Module 3, Section 5.1-4
5.1 Money is a symbol of wealth, it is not wealth itself although of course it is used to acquire tangible wealth. Money is an efficient mechanism for exchange of wealth. But when land is treated as a market commodity with a monetized price, the price escalates and inflates. There are no land factories making more land so that supply can meet demand at an affordable cost. A productive economy then evolves, or rather devolves, into a “rent-seeking” economy.
5.2 Considering the current nearly worldwide rent-seeking system, it is no surprise that workers desire to own homes not only as a basic necessity but also so in order to have a small stake in the land price inflation game. As wages lose purchasing capacity, the average working person is vulnerable to all sorts of schemes through which they can buy a tiny piece of land for their house to sit upon. The recent and ongoing collapse of the home mortgage system in the United States, sending shock waves throughout the banking systems of the world, is one indicator of the problem of treating land as a for-profit market commodity.
5.3 Here are two more examples of how an improperly harnessed tax system can have disastrous results for so many people:
- As China's economy rapidly heats up, those dealing in rising urban land values have been making enormous profits from real estate while others plunge into poverty. For instance, Yuchen Zhang, a Beijing real estate developer, built his $50 million castle complete with moat, uniformed guards, and a spiked fence to defend it. The 800 peasants who used to grow wheat on Zhang's 1.5 square mile estate are now landless.
- The Rand Corporation, a U.S. think tank, in its 2001 annual report, listed the April, 2001, sale of 11.3 acres of its Main Street, Santa Monica, California property for $53 million, or $4.69 million per acre. The gain on sale of Rand's land was shown to be $44.984 million, making the original purchase price $8.016 million, or $709.38 per acre. Who created this land value boon for Rand? The 84,084 people of Santa Monica as a whole, who would have each received $534 if the land value increase had been captured by the city and distributed to all residents as their fair share of the profits from such a spectacular rise in city land values.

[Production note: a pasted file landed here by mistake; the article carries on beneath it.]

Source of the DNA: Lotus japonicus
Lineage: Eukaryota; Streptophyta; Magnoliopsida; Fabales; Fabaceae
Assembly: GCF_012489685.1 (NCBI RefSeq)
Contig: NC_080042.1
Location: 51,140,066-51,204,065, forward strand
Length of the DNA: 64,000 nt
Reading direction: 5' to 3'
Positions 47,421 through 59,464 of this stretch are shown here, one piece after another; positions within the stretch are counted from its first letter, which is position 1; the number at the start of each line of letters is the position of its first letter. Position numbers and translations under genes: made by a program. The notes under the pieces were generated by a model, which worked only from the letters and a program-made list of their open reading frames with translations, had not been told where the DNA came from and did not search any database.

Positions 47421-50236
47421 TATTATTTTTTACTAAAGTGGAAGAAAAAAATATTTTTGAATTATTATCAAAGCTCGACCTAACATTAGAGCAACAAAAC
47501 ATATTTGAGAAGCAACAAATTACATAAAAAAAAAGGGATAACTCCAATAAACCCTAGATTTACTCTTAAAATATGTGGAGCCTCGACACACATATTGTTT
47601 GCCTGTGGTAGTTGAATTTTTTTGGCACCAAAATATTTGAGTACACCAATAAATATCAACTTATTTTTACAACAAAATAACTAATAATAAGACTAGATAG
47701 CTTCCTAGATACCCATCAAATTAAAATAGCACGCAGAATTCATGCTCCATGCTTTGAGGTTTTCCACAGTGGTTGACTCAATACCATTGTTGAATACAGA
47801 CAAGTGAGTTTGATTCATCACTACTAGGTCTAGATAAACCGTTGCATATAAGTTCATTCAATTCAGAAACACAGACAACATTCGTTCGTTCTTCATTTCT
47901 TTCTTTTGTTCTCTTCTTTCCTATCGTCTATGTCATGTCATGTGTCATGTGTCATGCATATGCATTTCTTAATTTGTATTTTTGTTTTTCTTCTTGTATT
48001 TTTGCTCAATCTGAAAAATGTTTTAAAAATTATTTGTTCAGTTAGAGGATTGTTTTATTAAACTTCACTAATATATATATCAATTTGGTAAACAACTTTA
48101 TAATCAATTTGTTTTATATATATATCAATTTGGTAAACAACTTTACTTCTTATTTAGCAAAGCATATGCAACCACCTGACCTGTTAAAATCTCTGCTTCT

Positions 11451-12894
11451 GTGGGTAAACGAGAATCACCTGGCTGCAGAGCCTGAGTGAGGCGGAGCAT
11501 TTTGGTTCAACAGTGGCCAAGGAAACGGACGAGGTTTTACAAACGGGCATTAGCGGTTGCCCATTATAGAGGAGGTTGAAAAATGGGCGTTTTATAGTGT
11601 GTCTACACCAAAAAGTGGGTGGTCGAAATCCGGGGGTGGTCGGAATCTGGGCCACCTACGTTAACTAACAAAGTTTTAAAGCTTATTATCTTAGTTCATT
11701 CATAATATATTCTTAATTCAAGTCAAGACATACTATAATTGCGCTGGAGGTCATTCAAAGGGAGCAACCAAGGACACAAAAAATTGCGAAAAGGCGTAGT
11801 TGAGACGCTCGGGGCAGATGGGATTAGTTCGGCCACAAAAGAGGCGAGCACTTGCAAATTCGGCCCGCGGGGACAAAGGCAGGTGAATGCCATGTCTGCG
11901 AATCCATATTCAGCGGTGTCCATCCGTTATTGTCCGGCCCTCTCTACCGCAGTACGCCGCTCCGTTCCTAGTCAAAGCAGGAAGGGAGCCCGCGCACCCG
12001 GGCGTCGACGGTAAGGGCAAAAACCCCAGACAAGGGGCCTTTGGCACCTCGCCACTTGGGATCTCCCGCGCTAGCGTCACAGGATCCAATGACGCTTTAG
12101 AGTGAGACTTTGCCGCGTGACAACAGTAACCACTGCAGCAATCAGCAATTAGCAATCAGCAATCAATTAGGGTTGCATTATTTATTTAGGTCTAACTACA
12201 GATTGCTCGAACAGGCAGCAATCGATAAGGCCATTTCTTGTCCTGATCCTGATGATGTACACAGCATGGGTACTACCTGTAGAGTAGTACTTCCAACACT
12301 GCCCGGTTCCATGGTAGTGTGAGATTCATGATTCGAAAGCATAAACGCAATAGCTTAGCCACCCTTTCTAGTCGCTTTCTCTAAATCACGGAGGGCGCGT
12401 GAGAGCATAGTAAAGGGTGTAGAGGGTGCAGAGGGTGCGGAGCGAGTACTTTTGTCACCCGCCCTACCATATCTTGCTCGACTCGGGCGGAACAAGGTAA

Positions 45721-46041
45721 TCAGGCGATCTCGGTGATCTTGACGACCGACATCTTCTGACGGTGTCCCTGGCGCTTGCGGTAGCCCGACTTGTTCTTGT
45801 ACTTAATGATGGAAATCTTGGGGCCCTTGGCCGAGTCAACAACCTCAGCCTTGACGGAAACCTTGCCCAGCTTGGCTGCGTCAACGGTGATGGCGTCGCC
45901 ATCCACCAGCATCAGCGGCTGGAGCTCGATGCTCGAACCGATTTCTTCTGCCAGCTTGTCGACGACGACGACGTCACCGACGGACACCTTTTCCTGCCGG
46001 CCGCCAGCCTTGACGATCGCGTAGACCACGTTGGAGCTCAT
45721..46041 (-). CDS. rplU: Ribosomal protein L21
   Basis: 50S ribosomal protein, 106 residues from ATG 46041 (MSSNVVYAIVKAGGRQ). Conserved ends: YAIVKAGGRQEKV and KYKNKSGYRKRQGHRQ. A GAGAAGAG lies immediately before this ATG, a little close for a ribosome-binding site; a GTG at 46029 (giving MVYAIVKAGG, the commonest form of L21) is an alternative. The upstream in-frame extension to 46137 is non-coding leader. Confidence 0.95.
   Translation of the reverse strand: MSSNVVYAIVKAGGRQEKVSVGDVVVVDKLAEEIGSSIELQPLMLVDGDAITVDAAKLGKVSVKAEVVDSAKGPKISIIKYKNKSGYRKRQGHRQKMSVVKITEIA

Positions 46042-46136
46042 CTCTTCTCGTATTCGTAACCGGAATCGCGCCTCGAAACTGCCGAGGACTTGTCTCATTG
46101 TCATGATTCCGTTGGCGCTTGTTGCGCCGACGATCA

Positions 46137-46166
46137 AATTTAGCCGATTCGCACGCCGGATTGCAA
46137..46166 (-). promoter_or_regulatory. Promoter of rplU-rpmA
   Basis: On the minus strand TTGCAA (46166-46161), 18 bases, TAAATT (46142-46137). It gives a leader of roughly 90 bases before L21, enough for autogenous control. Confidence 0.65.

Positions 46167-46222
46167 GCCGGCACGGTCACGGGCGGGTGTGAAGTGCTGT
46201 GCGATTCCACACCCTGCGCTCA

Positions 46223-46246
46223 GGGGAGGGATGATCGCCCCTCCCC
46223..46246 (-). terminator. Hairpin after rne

Pius Fischer in his book Rent-Seeking,Institutions and Reforms in Africa...identifies rent-seeking behaviour as one of the main causes of poor economic performance, observed, among other places, in many countries of Africa. Rent-seeking describes the ability to capture incomes without producing output or making a productive contribution.
In a rent-seeking economy, as land prices inflate the “haves” invest their funds into capturing the economic surplus represented by land rent and thus become the “have mores.” The private appropriation of land rent via real estate investment, speculation and profiteering is an unproductive activity lacking any social utility. Rent-seeking is plain and simple an efficient and effective way to concentrate wealth and power in the hands of a few while making life that much more difficult for everyone else.